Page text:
Some days the pundits who are paid to provide rational explanations for the gyrations of financial markets don’t have to work too hard. But on Friday, the instant experts really had to earn their keep.
Here’s how the standard story goes. The US unemployment rate rose to an unexpectedly high 5.5%. It suggested recession, causing a 3% drop in the Standard and Poor’s 500 stock index. A weak economy means less inflation, so the US Federal Reserve won’t follow through on earlier indications of rate hikes. The confidence in low rates pushed down bond yields and the dollar, which in turn pushed up the oil price by a stunning 9%.
What next? Traders at the New York Stock Exchange. Analysts say if the global economy continues to slow and the rate of inflation keeps on rising, investors will face tough times ahead.
A glib presenter might get away with that collection of causes and effects. But the logic could easily be twisted in another direction. If oil prices are rising out of control, general inflation will rise. That will pull up wages, even if the economy is weak. Such a price-wage spiral would propel the Fed to raise rates. Both the dollar and bond yields should be rising as shares fall.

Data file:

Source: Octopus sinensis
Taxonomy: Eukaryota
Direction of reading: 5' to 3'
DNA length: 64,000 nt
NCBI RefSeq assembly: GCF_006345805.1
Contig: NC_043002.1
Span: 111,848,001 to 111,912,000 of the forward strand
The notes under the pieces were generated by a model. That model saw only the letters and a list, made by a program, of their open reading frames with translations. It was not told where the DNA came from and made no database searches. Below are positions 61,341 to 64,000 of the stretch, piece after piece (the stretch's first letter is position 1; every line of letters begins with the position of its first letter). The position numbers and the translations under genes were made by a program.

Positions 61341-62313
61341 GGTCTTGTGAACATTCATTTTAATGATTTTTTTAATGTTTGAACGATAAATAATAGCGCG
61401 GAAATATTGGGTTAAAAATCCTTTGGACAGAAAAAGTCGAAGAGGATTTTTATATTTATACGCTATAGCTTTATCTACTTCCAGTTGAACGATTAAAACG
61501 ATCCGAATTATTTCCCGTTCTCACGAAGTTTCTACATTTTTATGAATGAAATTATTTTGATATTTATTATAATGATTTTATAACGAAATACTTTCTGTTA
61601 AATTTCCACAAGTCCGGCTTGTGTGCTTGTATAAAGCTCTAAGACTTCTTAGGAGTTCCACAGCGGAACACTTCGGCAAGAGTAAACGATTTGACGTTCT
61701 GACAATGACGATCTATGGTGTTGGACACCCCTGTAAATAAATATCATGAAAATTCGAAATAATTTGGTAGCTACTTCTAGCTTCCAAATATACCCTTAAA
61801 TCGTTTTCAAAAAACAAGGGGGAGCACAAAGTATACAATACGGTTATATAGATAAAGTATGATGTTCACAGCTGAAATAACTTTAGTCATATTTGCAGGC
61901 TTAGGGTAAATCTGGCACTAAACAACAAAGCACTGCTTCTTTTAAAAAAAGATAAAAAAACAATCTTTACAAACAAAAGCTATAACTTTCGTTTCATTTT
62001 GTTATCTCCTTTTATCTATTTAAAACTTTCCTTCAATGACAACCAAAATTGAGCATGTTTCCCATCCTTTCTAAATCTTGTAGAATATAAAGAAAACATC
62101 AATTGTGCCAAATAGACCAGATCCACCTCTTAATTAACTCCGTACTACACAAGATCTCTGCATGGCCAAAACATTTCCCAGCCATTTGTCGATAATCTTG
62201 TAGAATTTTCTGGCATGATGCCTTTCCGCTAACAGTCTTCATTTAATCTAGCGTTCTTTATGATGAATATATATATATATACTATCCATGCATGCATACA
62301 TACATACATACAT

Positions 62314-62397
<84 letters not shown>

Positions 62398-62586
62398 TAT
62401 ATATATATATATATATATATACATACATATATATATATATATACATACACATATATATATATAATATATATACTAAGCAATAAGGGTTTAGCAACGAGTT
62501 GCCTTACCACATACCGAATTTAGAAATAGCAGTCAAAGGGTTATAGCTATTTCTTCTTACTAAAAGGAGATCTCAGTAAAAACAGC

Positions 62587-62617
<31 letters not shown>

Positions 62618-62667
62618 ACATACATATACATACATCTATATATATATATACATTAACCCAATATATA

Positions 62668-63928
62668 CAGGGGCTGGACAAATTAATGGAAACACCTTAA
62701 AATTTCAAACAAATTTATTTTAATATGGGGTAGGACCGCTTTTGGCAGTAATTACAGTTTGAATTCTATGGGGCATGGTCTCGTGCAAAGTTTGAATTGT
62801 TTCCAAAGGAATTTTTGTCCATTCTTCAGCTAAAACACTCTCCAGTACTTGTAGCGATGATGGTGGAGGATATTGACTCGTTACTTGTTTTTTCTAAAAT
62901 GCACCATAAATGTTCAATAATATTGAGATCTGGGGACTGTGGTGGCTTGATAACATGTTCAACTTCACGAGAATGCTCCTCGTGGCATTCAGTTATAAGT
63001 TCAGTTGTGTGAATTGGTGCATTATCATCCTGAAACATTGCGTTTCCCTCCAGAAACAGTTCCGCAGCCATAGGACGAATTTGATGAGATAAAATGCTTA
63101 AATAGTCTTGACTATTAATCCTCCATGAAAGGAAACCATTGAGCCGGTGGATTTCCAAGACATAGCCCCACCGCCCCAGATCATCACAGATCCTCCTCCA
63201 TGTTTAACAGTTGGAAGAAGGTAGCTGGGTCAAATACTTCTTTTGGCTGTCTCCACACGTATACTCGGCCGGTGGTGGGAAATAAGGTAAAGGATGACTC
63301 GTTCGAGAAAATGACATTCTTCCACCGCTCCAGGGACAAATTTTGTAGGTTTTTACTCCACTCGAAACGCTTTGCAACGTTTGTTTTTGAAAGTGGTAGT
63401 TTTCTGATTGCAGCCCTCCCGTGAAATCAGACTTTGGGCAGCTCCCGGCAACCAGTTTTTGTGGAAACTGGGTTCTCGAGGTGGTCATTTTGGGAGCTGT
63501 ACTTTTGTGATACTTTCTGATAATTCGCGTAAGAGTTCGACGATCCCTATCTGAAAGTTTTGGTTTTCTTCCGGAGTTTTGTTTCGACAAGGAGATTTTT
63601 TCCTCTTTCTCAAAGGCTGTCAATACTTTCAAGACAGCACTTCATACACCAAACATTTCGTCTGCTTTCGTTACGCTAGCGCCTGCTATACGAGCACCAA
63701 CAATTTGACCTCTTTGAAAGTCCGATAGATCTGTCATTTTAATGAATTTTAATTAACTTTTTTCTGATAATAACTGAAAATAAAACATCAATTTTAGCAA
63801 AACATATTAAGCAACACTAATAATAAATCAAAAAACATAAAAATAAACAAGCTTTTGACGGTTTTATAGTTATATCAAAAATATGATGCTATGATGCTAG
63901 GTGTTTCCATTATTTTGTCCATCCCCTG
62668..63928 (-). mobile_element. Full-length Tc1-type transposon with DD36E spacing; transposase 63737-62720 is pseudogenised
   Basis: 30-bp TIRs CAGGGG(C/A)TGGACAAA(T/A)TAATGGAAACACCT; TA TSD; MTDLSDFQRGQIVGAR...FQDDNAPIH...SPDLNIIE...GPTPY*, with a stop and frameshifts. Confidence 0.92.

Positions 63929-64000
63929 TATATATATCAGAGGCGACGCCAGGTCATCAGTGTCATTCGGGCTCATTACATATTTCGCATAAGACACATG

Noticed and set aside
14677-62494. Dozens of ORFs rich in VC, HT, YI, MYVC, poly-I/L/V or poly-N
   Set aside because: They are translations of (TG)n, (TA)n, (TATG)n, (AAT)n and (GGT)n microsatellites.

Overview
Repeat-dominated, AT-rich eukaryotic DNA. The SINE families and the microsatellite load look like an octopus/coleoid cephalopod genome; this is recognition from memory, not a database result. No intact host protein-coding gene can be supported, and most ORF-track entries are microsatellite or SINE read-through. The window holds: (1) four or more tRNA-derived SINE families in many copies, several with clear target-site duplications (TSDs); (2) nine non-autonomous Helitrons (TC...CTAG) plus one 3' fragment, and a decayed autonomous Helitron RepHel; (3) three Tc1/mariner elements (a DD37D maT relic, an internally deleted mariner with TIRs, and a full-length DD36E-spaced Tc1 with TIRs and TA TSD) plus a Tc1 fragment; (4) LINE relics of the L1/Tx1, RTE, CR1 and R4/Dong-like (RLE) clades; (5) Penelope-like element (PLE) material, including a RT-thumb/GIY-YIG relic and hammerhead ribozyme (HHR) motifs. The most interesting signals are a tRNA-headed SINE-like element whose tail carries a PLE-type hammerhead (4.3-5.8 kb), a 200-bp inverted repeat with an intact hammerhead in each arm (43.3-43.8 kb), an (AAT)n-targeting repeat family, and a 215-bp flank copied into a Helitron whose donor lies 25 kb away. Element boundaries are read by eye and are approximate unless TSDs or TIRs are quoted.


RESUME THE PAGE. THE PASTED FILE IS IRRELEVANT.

Leave all this logic behind. The most plausible explanation for Friday’s gyrations is irrational. What is going on is the interplay of largely blind investor fear and greed.
Investors have many reasons to be jittery. The financial system is de-leveraging, credit problems are mounting, inflation is rising and growth is slowing. In less liquid markets, a morsel of bad news can start a cascade of selling.
But greed has not been totally abandoned, not while there is enough liquidity around to keep the oil price rising by leaps and bounds. Investors are apparently willing to believe almost any optimistic story about commodity prices. They are happy to ignore the inevitable effects of super-high prices on demand, and the inevitable effect of lower demand on prices.
What next for the markets? Since emotions change faster than facts, it’s hard to tell. There will certainly be more puzzling days. But if the global economy is really slowing and inflation is really rising, investors will almost certainly have a tough few months—or years.